The arrow is considered to be darts that are shortened in length (bowEasternAmerica). It is also well known that the arrow did not replace the dart. This is important because when discovering projectile points one is needed to understand the difference of a dart point and an arrow point which is distinguishable by size. Here is a picture detailing the frequency of the projectile points, their time periods, where they were found and how many were found (bowEasternAmerica). The different shapes and designs are given by the middle columns labeled, for example as A, K, Seq, GvB and GvC (bowEasternAmerica). All of these projectile point types are distinguishable in size and shape. The characteristics of these points usually have a pointed tip with notches on the other end for appending to another material like wood. The discovery of these projectile points suggests the use of the bow and its adoption.
Another study questions the origins of the bow and arrow in North America specifically in the region of the Great Basin. Gary Webster states that “the origin and dating of the bow and arrow in the Great Basin has been a key issue in a recent debate concerning a cultural hiatus between Archaic and Fremont.” To assist in the answer to this debate projectile points that are interpreted are a key factor. Projectile point sequences have aided in the debate among Great Basin pre-historians (bowr3). There is a developmental relationship between the Fremont and Archaic cultures which is also in debate (bowr3). With much debate the dating to the origin of the bow and arrow is assumed to be around 1500 B.P. (bowr3). Researchers have said there is a small link in the argument around the dating of the bow and arrow however, the evidence to date the bow and arrow to an earlier time is insufficient. The evidence from the Dry Creek Rockshelter, which is located in Idaho along the western Rocky Mountains, include 13 layers of excavation and is dated between 4000B.P. to 1400 B.P. (bowr3). The excavated site shows a distribution of projectile points which aid in the dating of the bow and arrow. There are a number of arrow and dart points found in this site. The arrow points found were of different types and are defined in the Rose Spring-Eastgate complex (bowr3). From the recovered projectile points it is concluded that there is overlapping of arrow and dart points. The oldest arrow points found are to be dated to 3300 B.P. (bowr3). After much time the largest amount of arrow points found date between 2400 and 1950 B.P. (bowr3). This evidence proves that the bow and arrow did not originate in 1500 B.P., but rather in an earlier time. It is also clear that from this research the bow and arrow did not replace the dart and is evident that bow and arrow was not a dominant weapon till around 1700 B.P. (bowr3). This evidence proves the origin of the bow and arrow in the Great Basin around 2500 B.P. However, it is still in question whether the bow and arrow was adopted by another culture in this region.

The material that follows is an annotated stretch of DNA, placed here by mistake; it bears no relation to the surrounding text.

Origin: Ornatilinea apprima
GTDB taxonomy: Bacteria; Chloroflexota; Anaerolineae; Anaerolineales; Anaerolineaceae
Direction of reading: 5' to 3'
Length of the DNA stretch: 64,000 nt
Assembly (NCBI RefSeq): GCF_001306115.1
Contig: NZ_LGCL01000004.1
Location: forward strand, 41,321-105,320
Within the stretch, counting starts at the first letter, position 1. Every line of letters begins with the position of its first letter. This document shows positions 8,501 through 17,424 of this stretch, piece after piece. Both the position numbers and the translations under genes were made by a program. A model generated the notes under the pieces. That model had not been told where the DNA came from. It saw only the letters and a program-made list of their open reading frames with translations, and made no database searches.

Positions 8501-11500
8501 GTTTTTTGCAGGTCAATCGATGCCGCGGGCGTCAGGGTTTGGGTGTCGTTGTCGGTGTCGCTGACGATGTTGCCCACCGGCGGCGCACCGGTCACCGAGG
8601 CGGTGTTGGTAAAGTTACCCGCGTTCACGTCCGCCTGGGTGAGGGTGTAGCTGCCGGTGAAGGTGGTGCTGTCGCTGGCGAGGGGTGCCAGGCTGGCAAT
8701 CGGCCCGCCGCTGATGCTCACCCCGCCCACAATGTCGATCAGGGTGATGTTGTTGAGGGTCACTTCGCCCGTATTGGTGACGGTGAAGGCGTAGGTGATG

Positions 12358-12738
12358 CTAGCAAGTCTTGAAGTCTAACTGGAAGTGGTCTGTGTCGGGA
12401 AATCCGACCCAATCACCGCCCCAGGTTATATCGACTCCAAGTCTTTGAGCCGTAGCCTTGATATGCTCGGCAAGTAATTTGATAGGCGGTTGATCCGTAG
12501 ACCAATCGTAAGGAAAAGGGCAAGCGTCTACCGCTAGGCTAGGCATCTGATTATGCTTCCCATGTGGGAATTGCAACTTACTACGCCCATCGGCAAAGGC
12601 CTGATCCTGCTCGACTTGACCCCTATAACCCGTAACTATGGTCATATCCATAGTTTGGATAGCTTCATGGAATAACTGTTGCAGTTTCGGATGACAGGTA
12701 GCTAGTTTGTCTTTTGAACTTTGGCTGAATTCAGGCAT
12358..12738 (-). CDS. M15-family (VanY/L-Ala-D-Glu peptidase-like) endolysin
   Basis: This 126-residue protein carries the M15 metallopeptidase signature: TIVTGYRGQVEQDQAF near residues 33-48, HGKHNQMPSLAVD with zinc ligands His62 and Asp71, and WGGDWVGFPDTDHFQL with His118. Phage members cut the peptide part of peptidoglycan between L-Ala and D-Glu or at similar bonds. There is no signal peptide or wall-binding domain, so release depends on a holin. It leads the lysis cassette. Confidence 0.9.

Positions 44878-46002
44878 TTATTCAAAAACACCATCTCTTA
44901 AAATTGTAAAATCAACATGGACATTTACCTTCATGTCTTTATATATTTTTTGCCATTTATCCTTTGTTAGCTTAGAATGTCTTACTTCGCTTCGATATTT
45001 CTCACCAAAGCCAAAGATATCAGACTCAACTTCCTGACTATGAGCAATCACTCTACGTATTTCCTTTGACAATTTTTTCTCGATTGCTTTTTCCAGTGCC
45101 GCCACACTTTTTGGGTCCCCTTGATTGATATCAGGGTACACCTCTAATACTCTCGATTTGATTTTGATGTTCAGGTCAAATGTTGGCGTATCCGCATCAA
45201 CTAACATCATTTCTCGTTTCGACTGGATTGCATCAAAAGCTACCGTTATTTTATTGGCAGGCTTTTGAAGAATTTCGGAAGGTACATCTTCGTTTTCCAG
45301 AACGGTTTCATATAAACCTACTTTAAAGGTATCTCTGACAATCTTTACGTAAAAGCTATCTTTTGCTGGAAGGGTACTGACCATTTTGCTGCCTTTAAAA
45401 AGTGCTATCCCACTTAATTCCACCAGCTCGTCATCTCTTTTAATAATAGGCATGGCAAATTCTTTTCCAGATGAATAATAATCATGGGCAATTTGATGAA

The study on the adoption of the bow and arrow in eastern North America is reviewed by Michael Nassaney and Kendra Pyle. The debate within this study is distinguishing the difference between arrow and dart points. “A quantitative analysis of point form and qualitative reconstructions of bifacial reduction trajectories from Plum Bayou culture sites in central Arkansas indicate that arrow points were abruptly adopted and became widespread about A.D. 600, ” (bowr6).